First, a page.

- What other names is Theanine known by?
- What is Theanine?
- How does Theanine work?
- Are there safety concerns?
- Are there any interactions with medications?
- Dosing considerations for Theanine.
People take theanine by mouth for reducing anxiety and stress, for preventing Alzheimer's disease, for treating attention deficit-hyperactivity disorder (ADHD), and improving mental performance and attention. Theanine is also used for reducing blood pressure, preventing the flu, and improving how well cancer drugs work.
Possibly Effective for...
- Mental performance. Early research shows that taking theanine before a test can reduce the rate of errors. Also, most research shows that taking theanine along with caffeine increases alertness and improves a person's ability to switch attention between different tasks.
Insufficient Evidence to Rate Effectiveness for...
- Attention deficit hyperactivity disorder (ADHD). Early research shows that taking 200 mg of theanine (Suntheanine by Taiyo Kagaku) by mouth twice daily for 6 weeks increases restful sleep and decreases nightly activity during sleep in boys ages 8-12 diagnosed with ADHD.
- Influenza (flu). Early research shows that taking a combination of green tea extract (THEA-FLAN 90S, Ito-en Co.) plus theanine (Suntheanine, Taiyo Kagaku) daily for 5 months may lower the risk of developing the flu.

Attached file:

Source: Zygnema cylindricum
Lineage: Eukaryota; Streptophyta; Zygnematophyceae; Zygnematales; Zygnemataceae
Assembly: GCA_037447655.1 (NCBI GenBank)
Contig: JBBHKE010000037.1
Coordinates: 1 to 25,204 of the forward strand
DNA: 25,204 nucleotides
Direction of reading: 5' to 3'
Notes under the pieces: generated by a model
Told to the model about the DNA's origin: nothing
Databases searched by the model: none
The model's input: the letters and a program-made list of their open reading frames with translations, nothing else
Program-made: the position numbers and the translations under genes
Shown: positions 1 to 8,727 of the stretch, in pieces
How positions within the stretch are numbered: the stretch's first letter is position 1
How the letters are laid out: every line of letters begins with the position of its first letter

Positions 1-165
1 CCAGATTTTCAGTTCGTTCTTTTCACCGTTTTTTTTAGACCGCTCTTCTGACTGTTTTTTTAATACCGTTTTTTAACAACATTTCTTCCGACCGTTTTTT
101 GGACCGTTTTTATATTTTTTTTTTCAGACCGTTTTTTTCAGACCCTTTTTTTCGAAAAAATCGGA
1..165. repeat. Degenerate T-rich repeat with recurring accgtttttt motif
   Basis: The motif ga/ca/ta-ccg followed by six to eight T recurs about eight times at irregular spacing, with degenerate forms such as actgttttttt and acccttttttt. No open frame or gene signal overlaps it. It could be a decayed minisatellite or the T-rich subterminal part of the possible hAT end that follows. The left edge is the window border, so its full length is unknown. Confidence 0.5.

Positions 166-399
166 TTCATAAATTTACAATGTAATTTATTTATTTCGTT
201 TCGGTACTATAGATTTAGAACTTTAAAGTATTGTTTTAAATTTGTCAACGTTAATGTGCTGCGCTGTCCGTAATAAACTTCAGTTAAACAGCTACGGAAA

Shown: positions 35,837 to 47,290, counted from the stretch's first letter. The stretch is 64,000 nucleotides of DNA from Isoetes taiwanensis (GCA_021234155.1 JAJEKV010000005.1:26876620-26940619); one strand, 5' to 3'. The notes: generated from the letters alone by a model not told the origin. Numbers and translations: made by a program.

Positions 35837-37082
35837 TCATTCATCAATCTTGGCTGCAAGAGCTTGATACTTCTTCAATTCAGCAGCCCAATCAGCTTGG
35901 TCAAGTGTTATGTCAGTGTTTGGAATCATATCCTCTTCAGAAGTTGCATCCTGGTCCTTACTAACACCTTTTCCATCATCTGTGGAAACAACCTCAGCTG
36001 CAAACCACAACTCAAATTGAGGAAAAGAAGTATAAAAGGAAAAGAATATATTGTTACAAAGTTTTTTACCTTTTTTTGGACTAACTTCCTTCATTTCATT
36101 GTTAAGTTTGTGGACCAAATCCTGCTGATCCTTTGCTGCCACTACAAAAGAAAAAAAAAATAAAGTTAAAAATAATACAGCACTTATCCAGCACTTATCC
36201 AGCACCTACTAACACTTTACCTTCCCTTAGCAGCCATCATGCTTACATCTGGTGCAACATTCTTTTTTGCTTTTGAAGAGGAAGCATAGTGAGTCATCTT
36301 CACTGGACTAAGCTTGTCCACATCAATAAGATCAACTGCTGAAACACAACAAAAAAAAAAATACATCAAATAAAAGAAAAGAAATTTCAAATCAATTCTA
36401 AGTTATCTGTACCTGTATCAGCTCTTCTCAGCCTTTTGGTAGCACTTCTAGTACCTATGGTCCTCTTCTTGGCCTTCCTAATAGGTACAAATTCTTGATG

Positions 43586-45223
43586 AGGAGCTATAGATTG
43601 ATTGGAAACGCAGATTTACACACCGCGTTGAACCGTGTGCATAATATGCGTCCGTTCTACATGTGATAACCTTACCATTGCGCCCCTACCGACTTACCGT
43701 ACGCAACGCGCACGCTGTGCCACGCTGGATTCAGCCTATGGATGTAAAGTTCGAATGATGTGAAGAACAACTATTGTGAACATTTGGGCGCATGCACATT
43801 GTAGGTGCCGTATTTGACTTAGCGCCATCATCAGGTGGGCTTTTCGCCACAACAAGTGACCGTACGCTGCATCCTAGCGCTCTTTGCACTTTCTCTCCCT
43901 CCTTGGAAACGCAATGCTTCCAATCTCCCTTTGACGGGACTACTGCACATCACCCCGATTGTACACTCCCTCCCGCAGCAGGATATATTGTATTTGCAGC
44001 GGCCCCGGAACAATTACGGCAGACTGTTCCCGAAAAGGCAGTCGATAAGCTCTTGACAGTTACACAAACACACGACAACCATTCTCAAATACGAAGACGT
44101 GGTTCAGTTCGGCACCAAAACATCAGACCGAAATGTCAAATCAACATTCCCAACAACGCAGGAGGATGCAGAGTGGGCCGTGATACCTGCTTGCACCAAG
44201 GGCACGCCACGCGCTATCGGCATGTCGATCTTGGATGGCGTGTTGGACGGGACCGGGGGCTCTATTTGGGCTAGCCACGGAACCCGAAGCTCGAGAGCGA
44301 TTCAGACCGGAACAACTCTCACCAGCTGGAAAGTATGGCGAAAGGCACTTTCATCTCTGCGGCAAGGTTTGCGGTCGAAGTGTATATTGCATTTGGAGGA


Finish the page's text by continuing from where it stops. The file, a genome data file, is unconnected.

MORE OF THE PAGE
- Stress. The effects of theanine on stress are conflicting. Some early research shows that taking 200 mg of theanine before an exam reduces anxiety and may prevent blood pressure from increasing due to stress. Other early research shows that taking 200 mg of theanine twice daily before and during pharmacy practice decreases stress levels. However, another early study shows that taking 200 mg of theanine helps promote tranquility in people who are already relaxed. But it doesn't work in people who are stressed. Reasons for the conflicting results are not clear.
- Other conditions.
Natural Medicines Comprehensive Database rates effectiveness based on scientific evidence according to the following scale: Effective, Likely Effective, Possibly Effective, Possibly Ineffective, Likely Ineffective, and Insufficient Evidence to Rate (detailed description of each of the ratings).
Next: How does Theanine work?
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